The song still shines, though. The little tale in this track serves as a vital reminder of some of the album’s key themes, developing ideas about celebrity, the dangers of false messiahs and the corrupting influence of power. Sally’s injury and Tommy’s inattentiveness put concrete details on a story that nearly spreads too thin in the ether. Even on its own, it’s a great track, a piece of pop music that uses a fluffy verse to represent the innocence of teenage fandom and an unforgettable bridge that matches the intensity of the crowd experience. No one – whether the Who after 197n or Broadway in the 1990sn or recent recreations – have quite known what to do with the song, but the most direct performances (like the original) work best: play it as pop with a dark edge that works on its own and elucidates a complex narrative when put back into its original context.

The Jayhawks: “Pray for Me” from Tomorrow the Green Grass

After Hollywood Town Hall, the Jayhawks took three years to respond with their best album, 1995’s Tomorrow the Green Grass. The album built on their country-rock template, but expanded the instrumentation and varied the sound. If the group had already become an alt-country standard-bearer, they now found themselves in a select group of the genre’s elite. (Unfortunately, Mark Olson was about to leave, taking his half of the band’s harmonies with him.) The album opened with “Blue,” the most memorable track the band would record, and it hardly lets up from there.

“Pray for Me,” deep in the second half of the disc and following one of the album’s less energetic moments, didn’t receive much attention at the time and hasn’t found better status in reconsiderations. The song, though, stands as another one of the band’s best. It may suffer in the public mind from a certain joyful straightforwardness, but it’s a perfectly constructed pop song. The guitar riff is unforgettable, and it articulates the song’s well-being precisely (and, of course, well-being is never a popular rock concept). Olson and Louris mine an idyllic landscape to capture an unguarded heart.

The non-specific appeals to God probably haven’t helped its standing, but the request for prayers for monogamy center the song not only in a heartland swath of corn but in a seriousness belied by the lightness of the music. The singer can peacefully absorb the beauty around him, but he knows he’ll need both earthly and transcendental help to remain in this place of joy (and he trusts in both). We don’t get an answer from either God or the singer’s beloved here, but the guitar solos tell us all we need to know. It might be ephemeral or even imaginative, but the place the Jayhawks find on “Pray for Me” persists as a locus of hope, free of irony or anxiety.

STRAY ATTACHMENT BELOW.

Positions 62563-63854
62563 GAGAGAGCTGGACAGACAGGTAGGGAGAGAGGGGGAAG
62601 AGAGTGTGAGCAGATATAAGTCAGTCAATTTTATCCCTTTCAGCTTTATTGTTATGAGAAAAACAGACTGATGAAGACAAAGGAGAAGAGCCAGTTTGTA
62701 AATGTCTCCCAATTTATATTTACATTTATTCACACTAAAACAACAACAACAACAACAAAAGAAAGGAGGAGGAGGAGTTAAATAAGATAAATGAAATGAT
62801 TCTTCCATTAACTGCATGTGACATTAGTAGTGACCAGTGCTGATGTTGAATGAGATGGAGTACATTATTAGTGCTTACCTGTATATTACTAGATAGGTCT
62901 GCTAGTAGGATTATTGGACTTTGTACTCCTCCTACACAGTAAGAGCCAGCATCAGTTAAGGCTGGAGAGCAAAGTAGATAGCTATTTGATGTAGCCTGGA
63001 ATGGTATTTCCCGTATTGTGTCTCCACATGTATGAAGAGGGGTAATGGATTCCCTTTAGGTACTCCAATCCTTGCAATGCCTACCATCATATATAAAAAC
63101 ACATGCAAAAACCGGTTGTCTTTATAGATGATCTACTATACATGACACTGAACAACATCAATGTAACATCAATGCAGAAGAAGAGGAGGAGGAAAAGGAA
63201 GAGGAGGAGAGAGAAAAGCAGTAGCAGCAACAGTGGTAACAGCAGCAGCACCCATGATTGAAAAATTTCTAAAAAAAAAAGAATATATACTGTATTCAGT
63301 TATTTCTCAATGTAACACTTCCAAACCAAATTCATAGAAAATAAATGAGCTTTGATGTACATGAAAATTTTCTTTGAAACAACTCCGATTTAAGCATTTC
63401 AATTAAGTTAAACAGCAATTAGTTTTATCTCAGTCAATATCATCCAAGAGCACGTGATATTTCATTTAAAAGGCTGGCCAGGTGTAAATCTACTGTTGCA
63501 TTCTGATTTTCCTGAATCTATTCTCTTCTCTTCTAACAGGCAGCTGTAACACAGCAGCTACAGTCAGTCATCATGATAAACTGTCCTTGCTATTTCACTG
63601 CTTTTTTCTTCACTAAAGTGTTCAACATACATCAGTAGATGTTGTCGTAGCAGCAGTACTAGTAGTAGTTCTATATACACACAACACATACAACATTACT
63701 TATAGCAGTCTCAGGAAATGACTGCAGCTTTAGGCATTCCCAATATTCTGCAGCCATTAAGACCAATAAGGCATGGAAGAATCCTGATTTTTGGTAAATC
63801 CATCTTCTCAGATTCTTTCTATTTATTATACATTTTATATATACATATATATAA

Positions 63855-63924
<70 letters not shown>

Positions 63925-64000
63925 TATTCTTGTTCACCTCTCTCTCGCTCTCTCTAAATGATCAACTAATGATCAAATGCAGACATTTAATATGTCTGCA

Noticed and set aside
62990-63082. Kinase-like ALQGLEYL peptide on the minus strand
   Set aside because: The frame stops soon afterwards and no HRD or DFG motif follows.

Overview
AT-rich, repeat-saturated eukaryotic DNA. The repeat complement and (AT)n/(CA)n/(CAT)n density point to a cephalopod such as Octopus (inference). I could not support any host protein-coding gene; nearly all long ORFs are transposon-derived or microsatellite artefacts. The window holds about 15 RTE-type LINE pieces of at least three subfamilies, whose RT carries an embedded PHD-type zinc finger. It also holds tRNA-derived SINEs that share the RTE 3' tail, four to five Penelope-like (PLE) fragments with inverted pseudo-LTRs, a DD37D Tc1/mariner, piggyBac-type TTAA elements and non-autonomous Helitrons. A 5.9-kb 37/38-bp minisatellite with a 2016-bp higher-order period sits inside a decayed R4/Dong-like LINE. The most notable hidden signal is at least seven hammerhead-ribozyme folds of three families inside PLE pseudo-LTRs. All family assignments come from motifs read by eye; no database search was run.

The National: “Ada” from Boxer

It’s less of a question of “Why is ‘Ada’ overlooked?” and more “Why isn’t ‘Ada’ the National song?” All the Wes Andersons and mumblecore directors of the world couldn’t replicate this ideal of a platonic, perfect National song. Matt Berninger murmurs sad nonsense (“Stand inside an empty tuxedo with grapes in my mouth/ Waiting for Ada”) the Dessner brothers flourish with blossoming strings and swooshing horns, and Sufjan Stevens makes an appearance with a characteristically devastating piano line.

What makes “Ada” remarkable beyond that is a deep well of empathy that Boxer’s other songs often eschew in order to let the alienation seep all the way to the marrow. “Mistaken for Strangers” and “Fake Empire” were both Berninger’s signature therapist-side confessions gussied up in a humming baritone. The former gives way to barely concealed contempt, the latter hidden behind drunken nostalgia. On “Ada,” Berninger barely brings himself into it, ghosting his way through the life of a well-to-do but trembling socialite. Berninger, for once, is the one attempting to lift the veil.

Ada, don’t talk about reasons why you don’t want to talk/ About reasons why you don’t wanna talk,” he murmurs, like they’ve been through this a thousand times. But he’s still by her side, watching as parties disintegrate into panic attacks and soft nights of red wine. “I think everything counts a little more than we think,” he sings as a bouncing guitar line rumbles through. And, somehow, in a catalogue brimming with awe-inspiring beauty, “Ada” might have a beam of light that outshines them all. The music drops out, leaving only Berninger and Stevens, Berninger cooing “Ada I can still hear the sound of your laugh through the walls” before strings usher in a sparkling bridge of chiming piano. It is otherworldly in its beauty, ascending from the stained carpets of New York apartments and missed appointments with the counselor into something breathtaking.